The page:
From Private Equity to Public Servants

The revolving door between politics and private equity has typically been dominated by public servants becoming private-sector millionaires. Over the past few months, however, it seems to have reversed course.

Yesterday, The Department of Energy yesterday named Jonathan Silver, a former managing director with Core Capital Partners, as executive director of the DoE’s loan program. This came just hours after President Obama said that he will nominate Joshua Gotbaum, an operating partner with Blue Wolf Capital Management, to be director of the Pension Benefit Guaranty Corp.

What follows is a list of other private equity pros who have taken government jobs since Obama took office this past January:

Jeffrey Goldstein: A managing director with Hellman & Friedman since 2005, Goldstein left over the summer to become Traeasury’s undersecretary for domestic finance. Prior to joining Hellman & Friedman, Goldstein spent five years as managing director of The World Bank.

Matthew Kabaker: A managing director with The Blackstone Group, Kabaker was one of Tim Geithner’s first hires as a senior advisor. Kabaker had joined Blackstone in 1998, and served on the boards of portfolio companies Alliant Insurance, Ariel Re, TRW Automotive, FGIC, HealthMarkets and Michaels Stores. At the time of his hiring, sources said that Kabaker’s experience with financial institutions made him particularly qualified to help handle the TARP and toxic asset programs.

Karen Gordon Mills: The former president of MMP Group and co-founder of Solera Capital, Mills was named administrator of the Small Business Association in April.

Julius Genachowski: Nominated by Obama as chairman of the Federal Communications Commission, Genachowski previously had been running LaunchBox Digital, a Washington, DC-based early-stage investment firm and consultancy. He also served as a special advisor to General Atlantic, a managing director of Rock Creek Ventures and is the former chief of business operations for IAC.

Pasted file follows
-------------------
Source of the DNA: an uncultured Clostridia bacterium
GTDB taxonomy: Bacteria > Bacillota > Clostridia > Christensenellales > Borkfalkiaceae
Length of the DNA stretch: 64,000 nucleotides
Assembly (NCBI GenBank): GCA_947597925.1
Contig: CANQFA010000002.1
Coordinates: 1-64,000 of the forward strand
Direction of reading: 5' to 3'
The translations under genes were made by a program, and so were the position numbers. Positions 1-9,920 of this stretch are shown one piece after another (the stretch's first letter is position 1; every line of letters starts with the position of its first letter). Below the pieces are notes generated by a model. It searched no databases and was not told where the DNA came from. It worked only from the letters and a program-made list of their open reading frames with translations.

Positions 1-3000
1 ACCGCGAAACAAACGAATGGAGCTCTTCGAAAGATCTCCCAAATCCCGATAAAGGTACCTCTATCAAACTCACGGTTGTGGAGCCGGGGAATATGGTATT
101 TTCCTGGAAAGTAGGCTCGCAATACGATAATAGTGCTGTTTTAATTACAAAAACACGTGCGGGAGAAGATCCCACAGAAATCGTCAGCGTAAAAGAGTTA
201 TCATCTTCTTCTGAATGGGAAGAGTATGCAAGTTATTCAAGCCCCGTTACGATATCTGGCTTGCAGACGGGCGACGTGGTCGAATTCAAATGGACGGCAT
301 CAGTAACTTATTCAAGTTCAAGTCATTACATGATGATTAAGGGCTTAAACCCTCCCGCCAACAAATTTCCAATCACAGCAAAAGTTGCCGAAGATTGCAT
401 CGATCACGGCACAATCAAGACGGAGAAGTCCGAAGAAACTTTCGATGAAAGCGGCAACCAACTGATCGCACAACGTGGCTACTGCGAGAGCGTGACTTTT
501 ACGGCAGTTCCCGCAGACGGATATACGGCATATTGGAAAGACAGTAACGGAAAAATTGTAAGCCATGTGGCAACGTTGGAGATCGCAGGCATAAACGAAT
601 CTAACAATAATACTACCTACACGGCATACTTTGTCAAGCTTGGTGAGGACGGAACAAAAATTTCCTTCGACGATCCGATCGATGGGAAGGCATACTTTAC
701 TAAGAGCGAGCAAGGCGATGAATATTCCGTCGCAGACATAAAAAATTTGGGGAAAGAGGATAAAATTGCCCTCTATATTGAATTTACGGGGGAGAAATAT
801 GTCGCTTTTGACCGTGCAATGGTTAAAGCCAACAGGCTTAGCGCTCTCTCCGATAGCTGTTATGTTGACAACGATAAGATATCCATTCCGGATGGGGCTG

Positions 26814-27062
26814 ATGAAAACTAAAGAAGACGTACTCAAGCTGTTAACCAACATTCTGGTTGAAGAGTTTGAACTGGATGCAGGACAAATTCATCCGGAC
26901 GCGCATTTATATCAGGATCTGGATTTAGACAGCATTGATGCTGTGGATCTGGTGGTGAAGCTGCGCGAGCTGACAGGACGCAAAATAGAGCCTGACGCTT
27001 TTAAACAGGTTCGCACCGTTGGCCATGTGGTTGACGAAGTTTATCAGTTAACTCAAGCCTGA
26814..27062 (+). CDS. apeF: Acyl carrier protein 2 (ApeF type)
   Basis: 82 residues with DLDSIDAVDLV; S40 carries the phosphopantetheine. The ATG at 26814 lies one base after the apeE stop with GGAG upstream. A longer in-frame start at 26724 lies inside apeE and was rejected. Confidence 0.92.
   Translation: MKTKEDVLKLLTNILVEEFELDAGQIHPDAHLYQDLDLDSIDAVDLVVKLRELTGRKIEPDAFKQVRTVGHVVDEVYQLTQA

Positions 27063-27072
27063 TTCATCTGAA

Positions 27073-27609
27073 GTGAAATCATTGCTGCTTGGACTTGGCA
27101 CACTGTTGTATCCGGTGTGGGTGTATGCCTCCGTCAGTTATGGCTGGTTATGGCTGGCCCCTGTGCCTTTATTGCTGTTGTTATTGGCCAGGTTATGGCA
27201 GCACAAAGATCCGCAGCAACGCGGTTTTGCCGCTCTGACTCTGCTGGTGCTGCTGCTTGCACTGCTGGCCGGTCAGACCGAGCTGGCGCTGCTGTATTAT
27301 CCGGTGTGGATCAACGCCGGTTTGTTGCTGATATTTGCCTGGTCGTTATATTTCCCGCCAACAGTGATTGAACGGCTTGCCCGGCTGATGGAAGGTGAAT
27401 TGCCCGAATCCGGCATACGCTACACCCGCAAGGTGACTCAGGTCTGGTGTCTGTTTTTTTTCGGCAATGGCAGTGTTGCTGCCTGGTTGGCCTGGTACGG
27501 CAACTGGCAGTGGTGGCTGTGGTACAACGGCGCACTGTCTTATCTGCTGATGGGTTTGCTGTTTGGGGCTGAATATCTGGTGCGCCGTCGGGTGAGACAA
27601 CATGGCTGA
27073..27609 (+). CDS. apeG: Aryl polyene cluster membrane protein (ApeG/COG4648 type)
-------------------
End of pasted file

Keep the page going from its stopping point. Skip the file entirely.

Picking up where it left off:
Nick Sinai: In August, Sinai became energy and environmental director at the Federal Communications Commission. He had been a principal with Tenaya Capital since January 2008. Before that, he spent three years as a senior associate with Polaris Venture Partners, and was a board observer for LogMeIn, SiOnyx, Mintera and Infinite Power Solutions. He also served as interim VP of corporate development for Polaris portfolio company GreenFuel Technologies.

Mohit Kaushal: Also recently left Polaris Venture Partners for the FCC, where he is leading its digital healthcare initiative.

Jason Tepperman: A private equity pro who spent the past seven years with Baker Capital, Tepperman recently began work in the Office of Financial Stability’s chief investment officer.

David Danielson: A former venture capitalist with General Catalyst Partners, Danielson left over the summer to become an administrator on the Department of Energy’s Advanced Research Projects Agency for Energy (ARPA-E). The program created by Congress in 2007 to support transformational energy research project, kind of like what DARPA does for the Department of Defense, but with a much larger and more collaborative “client” base. Pruior to joining GC in mid-2007 as a senior associate, Danielson taught several MIT courses on cleantech, founded the MIT Energy Club and co-founded the MIT Energy Conference and the New England Clean Energy Council.

Steve Rattner: The co-founder (and most visible member) of private equity firm Quadrangle Group, Ratner was tapped by Obama to serve as the country’s first-ever “car czar.” He stepped down in June, amid talk that he was being investigated as part of the pay-to-play scandal involving New York state pension funds (although that was obviously not the official reason given).

John Doerr (Kleiner Perkins) and Mark Gallogly (Centerbridge Capital): Both men are part of Obama’s Economic Recovery Advisory Board, which meets occasionally with the President to discuss economic issues.

Steve Pagliuca: He’s not in DC yet, but the Bain Capital managing director is running to succeed Ted Kennedy as the next U.S. Senator from Massachusetts.